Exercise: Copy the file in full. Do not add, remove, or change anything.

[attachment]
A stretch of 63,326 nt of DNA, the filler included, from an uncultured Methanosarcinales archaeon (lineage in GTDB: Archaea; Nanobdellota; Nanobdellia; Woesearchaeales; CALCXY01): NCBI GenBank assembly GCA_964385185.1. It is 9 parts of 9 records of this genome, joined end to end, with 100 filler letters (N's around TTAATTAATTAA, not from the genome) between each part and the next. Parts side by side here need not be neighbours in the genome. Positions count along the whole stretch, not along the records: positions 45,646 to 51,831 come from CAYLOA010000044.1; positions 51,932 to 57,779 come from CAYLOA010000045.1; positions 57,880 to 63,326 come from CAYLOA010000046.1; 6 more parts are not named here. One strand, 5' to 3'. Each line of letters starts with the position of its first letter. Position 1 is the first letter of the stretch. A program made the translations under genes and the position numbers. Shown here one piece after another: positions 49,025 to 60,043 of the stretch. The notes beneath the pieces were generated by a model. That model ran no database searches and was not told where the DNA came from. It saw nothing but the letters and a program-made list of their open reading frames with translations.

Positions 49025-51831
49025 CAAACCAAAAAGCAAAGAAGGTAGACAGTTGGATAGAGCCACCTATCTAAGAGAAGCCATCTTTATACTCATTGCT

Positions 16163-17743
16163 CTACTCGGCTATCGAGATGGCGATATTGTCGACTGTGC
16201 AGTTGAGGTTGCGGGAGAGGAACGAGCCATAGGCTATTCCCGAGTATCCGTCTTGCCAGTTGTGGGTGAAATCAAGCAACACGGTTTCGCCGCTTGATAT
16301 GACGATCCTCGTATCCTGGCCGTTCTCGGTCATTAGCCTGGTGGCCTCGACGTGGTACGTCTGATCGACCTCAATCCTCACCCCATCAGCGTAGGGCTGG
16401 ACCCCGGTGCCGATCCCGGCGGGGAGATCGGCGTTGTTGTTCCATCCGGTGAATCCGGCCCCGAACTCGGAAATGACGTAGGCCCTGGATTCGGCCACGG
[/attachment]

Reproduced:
A stretch of 63,326 nt of DNA, the filler included, from an uncultured Methanosarcinales archaeon (lineage in GTDB: Archaea; Nanobdellota; Nanobdellia; Woesearchaeales; CALCXY01): NCBI GenBank assembly GCA_964385185.1. It is 9 parts of 9 records of this genome, joined end to end, with 100 filler letters (N's around TTAATTAATTAA, not from the genome) between each part and the next. Parts side by side here need not be neighbours in the genome. Positions count along the whole stretch, not along the records: positions 45,646 to 51,831 come from CAYLOA010000044.1; positions 51,932 to 57,779 come from CAYLOA010000045.1; positions 57,880 to 63,326 come from CAYLOA010000046.1; 6 more parts are not named here. One strand, 5' to 3'. Each line of letters starts with the position of its first letter. Position 1 is the first letter of the stretch. A program made the translations under genes and the position numbers. Shown here one piece after another: positions 49,025 to 60,043 of the stretch. The notes beneath the pieces were generated by a model. That model ran no database searches and was not told where the DNA came from. It saw nothing but the letters and a program-made list of their open reading frames with translations.

Positions 49025-51831
49025 CAAACCAAAAAGCAAAGAAGGTAGACAGTTGGATAGAGCCACCTATCTAAGAGAAGCCATCTTTATACTCATTGCT

Positions 16163-17743
16163 CTACTCGGCTATCGAGATGGCGATATTGTCGACTGTGC
16201 AGTTGAGGTTGCGGGAGAGGAACGAGCCATAGGCTATTCCCGAGTATCCGTCTTGCCAGTTGTGGGTGAAATCAAGCAACACGGTTTCGCCGCTTGATAT
16301 GACGATCCTCGTATCCTGGCCGTTCTCGGTCATTAGCCTGGTGGCCTCGACGTGGTACGTCTGATCGACCTCAATCCTCACCCCATCAGCGTAGGGCTGG
16401 ACCCCGGTGCCGATCCCGGCGGGGAGATCGGCGTTGTTGTTCCATCCGGTGAATCCGGCCCCGAACTCGGAAATGACGTAGGCCCTGGATTCGGCCACGG